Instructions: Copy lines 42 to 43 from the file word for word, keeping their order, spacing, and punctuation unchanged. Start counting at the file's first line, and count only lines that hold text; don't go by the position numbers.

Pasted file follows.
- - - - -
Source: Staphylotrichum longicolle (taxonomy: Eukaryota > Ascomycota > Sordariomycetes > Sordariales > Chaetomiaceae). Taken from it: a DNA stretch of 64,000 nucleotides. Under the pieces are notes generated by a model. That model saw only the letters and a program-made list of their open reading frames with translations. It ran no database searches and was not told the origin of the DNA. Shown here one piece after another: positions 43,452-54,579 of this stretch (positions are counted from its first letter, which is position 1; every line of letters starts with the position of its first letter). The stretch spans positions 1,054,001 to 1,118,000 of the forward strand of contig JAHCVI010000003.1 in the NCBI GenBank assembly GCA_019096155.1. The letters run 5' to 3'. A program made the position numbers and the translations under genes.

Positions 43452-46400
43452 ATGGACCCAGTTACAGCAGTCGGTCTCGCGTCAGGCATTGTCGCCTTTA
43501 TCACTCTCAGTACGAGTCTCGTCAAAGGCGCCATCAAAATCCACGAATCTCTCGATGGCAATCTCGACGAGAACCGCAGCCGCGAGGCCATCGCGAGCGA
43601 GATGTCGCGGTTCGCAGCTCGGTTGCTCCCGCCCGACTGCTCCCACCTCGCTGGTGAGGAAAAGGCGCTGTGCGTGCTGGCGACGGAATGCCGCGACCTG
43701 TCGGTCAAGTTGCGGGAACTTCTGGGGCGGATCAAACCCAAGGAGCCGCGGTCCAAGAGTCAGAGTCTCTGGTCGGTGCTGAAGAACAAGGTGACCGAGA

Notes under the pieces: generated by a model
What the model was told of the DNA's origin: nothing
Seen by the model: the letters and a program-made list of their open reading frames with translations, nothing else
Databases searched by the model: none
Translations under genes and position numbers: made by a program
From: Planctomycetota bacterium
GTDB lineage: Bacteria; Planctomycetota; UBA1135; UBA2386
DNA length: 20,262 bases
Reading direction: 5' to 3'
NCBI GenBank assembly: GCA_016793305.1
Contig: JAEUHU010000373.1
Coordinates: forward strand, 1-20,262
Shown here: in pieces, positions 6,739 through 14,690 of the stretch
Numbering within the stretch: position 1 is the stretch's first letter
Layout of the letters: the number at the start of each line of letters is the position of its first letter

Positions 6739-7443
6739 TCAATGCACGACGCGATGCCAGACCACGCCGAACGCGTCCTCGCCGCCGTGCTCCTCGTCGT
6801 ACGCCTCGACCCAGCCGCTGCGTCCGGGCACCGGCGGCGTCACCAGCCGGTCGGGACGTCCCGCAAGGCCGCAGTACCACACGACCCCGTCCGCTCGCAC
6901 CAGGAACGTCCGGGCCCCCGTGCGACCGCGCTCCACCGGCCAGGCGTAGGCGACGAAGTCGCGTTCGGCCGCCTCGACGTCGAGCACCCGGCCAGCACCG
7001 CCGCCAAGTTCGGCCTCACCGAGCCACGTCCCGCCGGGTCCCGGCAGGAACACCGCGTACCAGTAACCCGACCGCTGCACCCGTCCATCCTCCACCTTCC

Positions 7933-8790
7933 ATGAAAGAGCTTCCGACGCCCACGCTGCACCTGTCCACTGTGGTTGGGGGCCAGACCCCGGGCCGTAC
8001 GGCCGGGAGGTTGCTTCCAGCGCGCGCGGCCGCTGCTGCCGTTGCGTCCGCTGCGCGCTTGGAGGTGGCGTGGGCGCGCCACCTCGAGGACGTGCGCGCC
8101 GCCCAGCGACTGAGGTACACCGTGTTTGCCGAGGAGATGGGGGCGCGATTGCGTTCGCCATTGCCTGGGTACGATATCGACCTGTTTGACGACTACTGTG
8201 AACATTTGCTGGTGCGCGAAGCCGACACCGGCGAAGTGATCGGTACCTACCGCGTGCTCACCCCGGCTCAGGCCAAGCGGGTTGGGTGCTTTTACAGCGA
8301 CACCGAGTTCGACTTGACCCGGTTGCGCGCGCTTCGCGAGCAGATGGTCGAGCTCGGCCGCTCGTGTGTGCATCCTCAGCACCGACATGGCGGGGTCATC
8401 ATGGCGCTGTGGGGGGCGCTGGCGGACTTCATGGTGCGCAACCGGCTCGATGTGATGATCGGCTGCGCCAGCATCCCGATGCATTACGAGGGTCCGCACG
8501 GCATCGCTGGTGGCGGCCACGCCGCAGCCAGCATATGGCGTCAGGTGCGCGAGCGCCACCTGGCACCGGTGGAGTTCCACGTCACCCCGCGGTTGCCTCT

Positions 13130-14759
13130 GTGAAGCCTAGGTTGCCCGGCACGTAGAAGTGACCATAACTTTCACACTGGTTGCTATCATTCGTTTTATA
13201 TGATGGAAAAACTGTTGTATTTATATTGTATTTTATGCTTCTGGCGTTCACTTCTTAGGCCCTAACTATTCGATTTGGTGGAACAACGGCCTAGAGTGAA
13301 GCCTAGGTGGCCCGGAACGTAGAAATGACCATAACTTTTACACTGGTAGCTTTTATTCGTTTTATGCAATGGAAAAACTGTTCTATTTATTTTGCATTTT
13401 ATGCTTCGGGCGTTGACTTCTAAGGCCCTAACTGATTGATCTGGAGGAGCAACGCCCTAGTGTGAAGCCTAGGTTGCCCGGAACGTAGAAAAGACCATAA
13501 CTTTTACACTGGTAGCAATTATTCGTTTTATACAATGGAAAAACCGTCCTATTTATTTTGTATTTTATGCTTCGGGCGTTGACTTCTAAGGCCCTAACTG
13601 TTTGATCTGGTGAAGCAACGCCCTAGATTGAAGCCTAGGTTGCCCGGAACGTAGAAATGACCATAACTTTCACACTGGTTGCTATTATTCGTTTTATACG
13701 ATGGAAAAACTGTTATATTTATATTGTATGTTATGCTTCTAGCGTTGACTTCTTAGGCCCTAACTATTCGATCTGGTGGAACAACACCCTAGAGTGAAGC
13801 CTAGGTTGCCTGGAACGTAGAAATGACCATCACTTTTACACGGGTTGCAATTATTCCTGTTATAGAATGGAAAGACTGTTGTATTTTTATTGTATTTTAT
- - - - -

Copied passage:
13701 ATGGAAAAACTGTTATATTTATATTGTATGTTATGCTTCTAGCGTTGACTTCTTAGGCCCTAACTATTCGATCTGGTGGAACAACACCCTAGAGTGAAGC
13801 CTAGGTTGCCTGGAACGTAGAAATGACCATCACTTTTACACGGGTTGCAATTATTCCTGTTATAGAATGGAAAGACTGTTGTATTTTTATTGTATTTTAT